As shown in FIG. 1, each individual shooting range 1 in accordance with the present invention includes three major components, namely, an enclosed, bulletproof shooting booth 10, a bullet backstop 70 and a bulletproof firing tube 30 extending between the booth and the backstop. All components are removably supported above ground with the firing tube and the bullet backstop being supported by suitable legs L.
A shooter stands, sits or kneels in the shooting booth and shoots through the firing tube at a retrievable target normally supported at the remote end of the tube. The bullet backstop deflects and collects the discharged bullets. Each component can be manufactured separately and transported to a desired area for final assembly. Similarly, if it is desired to move the range, the components can be disassembled and transported to a new location.
As best seen in FIGS. 2 and 3, the shooting booth 10 is of double-wall construction including a inner upright wall 11 and an outer upright wall 12, with a layer of sand S filling the space between the walls and of a thickness sufficient to trap any misdirected bullets should the shooter's firearm be inadvertently discharged inside the booth. The outer roof covering 13 for the booth is spaced upward a substantial distance from the inner ceiling 14, again with a bulletproof layer of sand S between them. Similarly, the access door 15 closing the rear of the booth is of bulletproof construction and includes a bulletproof window 16. Preferably the exposed inner surfaces of the upright walls, ceiling and door are wood material so as to decrease the tendency of misdirected bullets to ricochet inside the booth.
The front wall of the shooting booth 10 has a rectangular opening 17 through which it is intended that the shooter's firearm be discharged. Such opening is flanked by spotlights 18 for illuminating the target area of the range. A hole 19 through the bottom sill 20 of the opening 17 communicates with the sand-filled inner core of the double-walled booth. During final assembly of the booth, sand is poured through the hole 19 to prevent any voids occurring beneath the opening 17.
As shown in FIG. 3, the booth can include an electric resistance heater 21, a shelf 22 adjacent to the shooting opening 17 and a seat 23 adjacent to the access door 15. Outside ventilation air is supplied into the booth through a baffled vent (not shown) in the lower portion of the access door.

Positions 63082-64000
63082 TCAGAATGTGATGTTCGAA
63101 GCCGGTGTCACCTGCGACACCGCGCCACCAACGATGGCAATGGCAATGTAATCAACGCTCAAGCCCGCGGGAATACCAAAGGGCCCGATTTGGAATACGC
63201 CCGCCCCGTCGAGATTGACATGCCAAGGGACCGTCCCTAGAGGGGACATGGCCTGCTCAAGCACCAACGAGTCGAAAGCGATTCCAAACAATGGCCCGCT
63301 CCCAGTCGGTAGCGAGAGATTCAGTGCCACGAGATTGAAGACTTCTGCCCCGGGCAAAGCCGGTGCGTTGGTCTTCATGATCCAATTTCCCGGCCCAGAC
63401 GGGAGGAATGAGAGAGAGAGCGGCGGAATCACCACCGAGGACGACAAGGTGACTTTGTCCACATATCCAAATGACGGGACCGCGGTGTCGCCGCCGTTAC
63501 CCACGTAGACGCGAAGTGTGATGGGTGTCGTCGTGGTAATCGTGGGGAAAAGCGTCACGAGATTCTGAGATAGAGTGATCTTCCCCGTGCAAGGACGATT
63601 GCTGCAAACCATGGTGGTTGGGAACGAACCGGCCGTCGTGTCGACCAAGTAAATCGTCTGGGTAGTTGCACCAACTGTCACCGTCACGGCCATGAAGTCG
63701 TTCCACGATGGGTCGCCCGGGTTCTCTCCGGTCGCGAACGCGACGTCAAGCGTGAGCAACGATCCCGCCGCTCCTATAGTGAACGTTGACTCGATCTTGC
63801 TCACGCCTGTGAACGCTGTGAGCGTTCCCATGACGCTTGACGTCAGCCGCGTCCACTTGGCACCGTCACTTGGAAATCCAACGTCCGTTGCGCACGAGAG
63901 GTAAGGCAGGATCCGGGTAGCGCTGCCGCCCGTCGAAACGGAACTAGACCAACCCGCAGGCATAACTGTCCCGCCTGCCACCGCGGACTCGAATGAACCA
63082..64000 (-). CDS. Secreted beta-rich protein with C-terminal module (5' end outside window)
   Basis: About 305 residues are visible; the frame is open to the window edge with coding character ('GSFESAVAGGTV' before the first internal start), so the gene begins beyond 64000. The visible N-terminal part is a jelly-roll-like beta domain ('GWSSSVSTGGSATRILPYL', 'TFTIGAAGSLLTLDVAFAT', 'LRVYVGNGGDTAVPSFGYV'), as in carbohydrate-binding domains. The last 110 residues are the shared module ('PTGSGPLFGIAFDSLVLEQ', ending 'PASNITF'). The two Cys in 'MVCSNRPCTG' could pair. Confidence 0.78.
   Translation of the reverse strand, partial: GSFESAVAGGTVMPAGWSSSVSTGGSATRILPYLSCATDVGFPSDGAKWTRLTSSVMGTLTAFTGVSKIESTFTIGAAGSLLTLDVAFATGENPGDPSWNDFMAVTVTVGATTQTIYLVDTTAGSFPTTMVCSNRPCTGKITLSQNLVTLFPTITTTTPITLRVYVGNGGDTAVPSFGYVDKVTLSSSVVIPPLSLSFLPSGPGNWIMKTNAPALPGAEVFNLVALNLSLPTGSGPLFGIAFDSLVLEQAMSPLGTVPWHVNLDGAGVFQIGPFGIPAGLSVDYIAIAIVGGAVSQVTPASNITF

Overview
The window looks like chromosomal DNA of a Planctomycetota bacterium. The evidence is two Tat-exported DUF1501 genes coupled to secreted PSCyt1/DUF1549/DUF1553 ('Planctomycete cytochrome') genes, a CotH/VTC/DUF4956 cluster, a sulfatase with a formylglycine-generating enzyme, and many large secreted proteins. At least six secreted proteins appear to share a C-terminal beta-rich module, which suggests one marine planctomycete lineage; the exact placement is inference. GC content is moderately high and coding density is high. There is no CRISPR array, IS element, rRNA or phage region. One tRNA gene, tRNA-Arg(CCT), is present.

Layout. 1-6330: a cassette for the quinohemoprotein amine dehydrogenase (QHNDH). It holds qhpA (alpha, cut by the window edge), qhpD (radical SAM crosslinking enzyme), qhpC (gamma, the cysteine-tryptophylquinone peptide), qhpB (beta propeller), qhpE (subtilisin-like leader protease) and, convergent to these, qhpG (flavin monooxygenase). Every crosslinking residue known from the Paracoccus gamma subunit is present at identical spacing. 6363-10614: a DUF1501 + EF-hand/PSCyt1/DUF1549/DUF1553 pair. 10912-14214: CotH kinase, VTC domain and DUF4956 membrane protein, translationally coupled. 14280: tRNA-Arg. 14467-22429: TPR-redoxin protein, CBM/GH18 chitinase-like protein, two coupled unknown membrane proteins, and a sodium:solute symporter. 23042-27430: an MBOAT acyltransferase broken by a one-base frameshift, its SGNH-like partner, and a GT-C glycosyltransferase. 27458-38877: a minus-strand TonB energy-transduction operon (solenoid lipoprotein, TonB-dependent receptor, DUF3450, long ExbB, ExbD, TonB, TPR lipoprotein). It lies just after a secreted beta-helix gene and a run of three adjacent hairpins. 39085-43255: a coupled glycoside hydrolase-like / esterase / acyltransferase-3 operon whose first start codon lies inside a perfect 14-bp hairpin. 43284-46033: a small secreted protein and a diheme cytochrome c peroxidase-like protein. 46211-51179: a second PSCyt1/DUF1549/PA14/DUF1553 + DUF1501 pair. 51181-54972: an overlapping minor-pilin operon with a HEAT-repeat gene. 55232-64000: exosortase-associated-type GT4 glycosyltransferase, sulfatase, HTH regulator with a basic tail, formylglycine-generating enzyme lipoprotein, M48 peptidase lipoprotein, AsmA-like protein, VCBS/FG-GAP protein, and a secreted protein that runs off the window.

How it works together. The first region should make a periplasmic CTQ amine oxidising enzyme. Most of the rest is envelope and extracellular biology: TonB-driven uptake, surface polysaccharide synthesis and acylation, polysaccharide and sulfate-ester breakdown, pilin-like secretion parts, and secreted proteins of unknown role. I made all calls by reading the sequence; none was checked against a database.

As best seen in FIG. 5, one end of the firing tube 30 is secured to the front wall of the shooting booth so as to encircle the shooting opening 17 and the lights 18 adjacent to it. The firing tube also is of double-wall construction including an inner tube or liner 31 and an outer tube or sleeve 32 with a noise-suppressing and liner-reinforcing layer of particulate filler material, preferably sand S filling the space between the inner liner and the outer sleeve and completely encircling the inner liner. The liner 31 is formed from three separate pieces of metal sheet material, such as two opposite sides and a bottom extending lengthwise of the firing tube, the adjacent edges of which can be welded together. The ceiling 33 of the linear 31 is formed by long overlapping flanges bent inward from the upper portions of the upright liner sidewalls 34 forming a welded seam extending longitudinally of the liner. Short flanges 35 are bent inward feom the bottom edge portions of the sidewalls 34 supporting the planar floor section 36. Adjacent liner sections can be welded together end-to-end, such as at the weld line W indicated in FIG. 2, so as to form a firing tube of a desired length.